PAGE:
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In epidemiology, we often deal with lots of factors associated with disease. This multitude of factors makes plots of effect sizes (often hazard ratios) of individual factors confusing. Accepting some oversimplification, factors can for the most part be reasonably assigned to some group like nutritional, lifestyle, social, psychological, demographic, and maybe even subgroups like e.g. macro-/micronutrients for nutritional factors.

I am searching for a plot that gives an overview of the effects within these groups while facilitating a visual comparison of size and distribution of effects within and between groups.

I have tried

  • small multiples of histograms/smoothed density estimates and parallel boxplots of HRs in each group
  • forest-plot-like plots showing effects sizes and their CIs as points and horizontal segments and groups separated by horizontal lines

These ad-hoc approaches are not optimal. The first discards most of the information on the level of the individual factor, the second is too detailed on that level. Neither provides real subgrouping. Neither provides an informative visual comparison of distribution AND size of effects within groups.

Is there something better?

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    $\begingroup$ Can you give a number of how many effects you are visualizing? IMO using forest plots with small multiples is the easiest way to pack alot of information into a small space. It takes some arbitrary decisions though how best to arrange the panels and effects within the panels to provide the clearest picture. $\endgroup$
    – Andy W
    Commented Sep 28, 2012 at 13:12
  • $\begingroup$ This varies. In the last project it was 135 variables in 8 groups. Now we're dealing with nutritional data of about 165 variables that could be grouped/subgrouped in various ways/numbers of groups. Small multiples of forest plots are already pretty good for comparison within a group, but the relative size and distribution of effects between groups can be hard to decode. $\endgroup$
    – miura
    Commented Sep 28, 2012 at 13:30

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So many comparisons is certainly a difficult task, and any way you can reduce the sets down into more meaningful subsets (especially the 137 variables within) will aid the task. Below I have added two examples of 8 groups and 137 variable forest plots. The images are shrunk to fit within the space here on CV, but if you open the images in a new tab they are larger and allow for better visualization.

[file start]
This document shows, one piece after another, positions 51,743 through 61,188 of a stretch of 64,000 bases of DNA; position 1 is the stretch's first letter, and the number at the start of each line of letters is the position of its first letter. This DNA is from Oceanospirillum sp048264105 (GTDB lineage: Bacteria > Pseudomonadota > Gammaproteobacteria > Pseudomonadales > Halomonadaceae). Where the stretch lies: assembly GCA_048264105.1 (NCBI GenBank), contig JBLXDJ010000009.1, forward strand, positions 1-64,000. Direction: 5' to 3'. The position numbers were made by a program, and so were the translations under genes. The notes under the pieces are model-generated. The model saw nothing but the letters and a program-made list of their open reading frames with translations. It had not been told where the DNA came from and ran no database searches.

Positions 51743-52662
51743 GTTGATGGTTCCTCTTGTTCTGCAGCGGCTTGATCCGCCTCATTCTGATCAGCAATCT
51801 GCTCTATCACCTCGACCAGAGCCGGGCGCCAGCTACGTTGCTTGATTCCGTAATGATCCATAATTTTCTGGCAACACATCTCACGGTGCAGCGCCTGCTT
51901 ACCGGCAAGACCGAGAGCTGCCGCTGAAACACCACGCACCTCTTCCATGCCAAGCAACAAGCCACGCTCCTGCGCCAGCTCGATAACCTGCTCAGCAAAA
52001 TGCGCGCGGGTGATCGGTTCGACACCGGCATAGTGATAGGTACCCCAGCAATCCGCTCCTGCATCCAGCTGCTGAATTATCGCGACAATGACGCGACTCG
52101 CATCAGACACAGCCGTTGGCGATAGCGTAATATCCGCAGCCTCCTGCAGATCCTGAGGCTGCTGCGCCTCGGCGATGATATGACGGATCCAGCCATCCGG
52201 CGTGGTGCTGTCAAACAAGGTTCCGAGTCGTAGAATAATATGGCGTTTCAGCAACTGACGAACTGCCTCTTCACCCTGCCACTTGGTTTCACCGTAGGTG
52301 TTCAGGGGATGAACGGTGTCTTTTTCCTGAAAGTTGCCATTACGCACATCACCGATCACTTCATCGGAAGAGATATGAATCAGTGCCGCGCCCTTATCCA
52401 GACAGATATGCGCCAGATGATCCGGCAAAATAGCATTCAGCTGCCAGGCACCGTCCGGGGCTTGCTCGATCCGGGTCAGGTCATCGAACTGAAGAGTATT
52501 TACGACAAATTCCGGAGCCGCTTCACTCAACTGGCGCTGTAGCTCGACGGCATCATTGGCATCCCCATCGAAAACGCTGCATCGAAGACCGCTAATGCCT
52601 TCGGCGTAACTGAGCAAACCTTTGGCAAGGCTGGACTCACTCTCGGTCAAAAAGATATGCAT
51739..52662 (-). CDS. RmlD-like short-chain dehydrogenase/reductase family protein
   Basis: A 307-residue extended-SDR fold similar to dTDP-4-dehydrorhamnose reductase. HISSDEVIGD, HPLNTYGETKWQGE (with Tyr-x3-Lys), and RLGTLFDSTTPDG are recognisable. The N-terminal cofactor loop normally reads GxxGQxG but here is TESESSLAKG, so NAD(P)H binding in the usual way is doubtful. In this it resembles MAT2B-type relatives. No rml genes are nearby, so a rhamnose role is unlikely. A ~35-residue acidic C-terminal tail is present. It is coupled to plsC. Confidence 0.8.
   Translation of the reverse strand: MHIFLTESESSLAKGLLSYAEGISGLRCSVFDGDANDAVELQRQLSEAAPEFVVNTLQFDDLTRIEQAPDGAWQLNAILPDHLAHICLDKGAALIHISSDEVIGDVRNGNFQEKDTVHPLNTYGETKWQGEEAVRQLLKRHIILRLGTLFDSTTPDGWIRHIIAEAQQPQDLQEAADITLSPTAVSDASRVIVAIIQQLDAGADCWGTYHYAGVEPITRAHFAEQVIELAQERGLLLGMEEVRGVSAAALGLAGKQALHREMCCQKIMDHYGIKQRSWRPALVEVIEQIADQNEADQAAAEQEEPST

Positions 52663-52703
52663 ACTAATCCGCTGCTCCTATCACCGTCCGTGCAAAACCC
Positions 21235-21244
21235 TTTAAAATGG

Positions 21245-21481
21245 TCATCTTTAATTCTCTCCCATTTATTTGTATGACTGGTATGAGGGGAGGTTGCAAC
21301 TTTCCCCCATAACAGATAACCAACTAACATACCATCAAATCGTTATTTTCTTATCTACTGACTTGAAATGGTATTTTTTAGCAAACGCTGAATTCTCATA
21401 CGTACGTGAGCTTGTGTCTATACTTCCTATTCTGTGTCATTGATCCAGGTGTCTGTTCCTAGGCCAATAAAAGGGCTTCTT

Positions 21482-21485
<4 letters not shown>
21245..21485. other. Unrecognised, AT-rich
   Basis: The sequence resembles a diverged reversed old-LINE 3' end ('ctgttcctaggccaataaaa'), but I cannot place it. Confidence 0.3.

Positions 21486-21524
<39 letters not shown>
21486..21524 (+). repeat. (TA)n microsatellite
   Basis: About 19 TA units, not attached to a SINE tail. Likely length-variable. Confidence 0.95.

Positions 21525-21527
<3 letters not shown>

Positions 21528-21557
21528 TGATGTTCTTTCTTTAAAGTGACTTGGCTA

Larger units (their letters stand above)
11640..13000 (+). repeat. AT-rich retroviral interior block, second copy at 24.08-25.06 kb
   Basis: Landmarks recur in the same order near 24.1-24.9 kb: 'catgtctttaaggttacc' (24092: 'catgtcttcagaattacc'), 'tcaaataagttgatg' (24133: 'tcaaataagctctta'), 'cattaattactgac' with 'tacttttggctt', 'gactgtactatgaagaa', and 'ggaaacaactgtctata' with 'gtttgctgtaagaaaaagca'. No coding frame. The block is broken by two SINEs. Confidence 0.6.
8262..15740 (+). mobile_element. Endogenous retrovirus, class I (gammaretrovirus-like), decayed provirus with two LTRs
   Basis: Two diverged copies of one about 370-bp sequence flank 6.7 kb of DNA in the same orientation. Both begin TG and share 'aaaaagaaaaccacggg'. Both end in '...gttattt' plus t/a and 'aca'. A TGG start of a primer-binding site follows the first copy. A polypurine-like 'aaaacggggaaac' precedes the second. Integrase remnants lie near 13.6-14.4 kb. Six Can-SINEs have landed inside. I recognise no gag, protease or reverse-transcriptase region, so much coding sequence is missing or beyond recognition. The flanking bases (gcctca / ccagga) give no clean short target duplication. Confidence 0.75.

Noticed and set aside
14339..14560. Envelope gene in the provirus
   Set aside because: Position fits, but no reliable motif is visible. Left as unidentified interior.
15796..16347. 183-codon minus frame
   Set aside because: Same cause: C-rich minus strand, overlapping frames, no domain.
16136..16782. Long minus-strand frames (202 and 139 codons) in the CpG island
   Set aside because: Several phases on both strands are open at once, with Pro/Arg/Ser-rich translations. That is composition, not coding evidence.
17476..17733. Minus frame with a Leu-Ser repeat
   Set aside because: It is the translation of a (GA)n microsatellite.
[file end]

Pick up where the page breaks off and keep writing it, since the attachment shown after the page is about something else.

You really want two comparisons, within group variability and between group variability. With fewer variables you could get away with assessing both in one plot, but with this many I would suggest two seperate ones. The first plot shows the between group variability paneled by variables, and the second plot shows the within group variability paneled by the groups.

Design choices for the graphs I would recommend are being as minimalistic as possible. Here I make the forest plot bars just a simple line, and the effect estimate a small cross. I add a reference line at zero, as these are really only good for assessing general trends/distribution, if you need to find an exact value of an effect a table is better suited (so I say forego gridlines with so many plots), or displaying a much smaller set of data. Perhaps one wants to try a graph without the bars so one can see the effect locations directly.

Also not shown is any ordering of the factors, but this will be very helpful for the 137 within groups. Either ordering by logical groupings, or by effect sizes will be benificial (this is pseudo random data, can you guess how I made it by looking at the second, within groups plot?) For example, for the second plot I may just pick one of the groups, and order the variables by effect size for all panels according to that group.

For references on displaying so many values in such a small space I would recommend Visualizing Data Patterns with MicroMaps by Carr & Pickle. The maps aren't pertinent, but they show many examples of packing alot of information into a small space in similar type dot plots (it also includes a comprehensive review of visualization research).

between group comparison

within group comparison

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One of my recent blog tried to address this kind of questions. http://jamesxli.blogspot.ca/2012/08/tracking-attributes-in-mds-map.html

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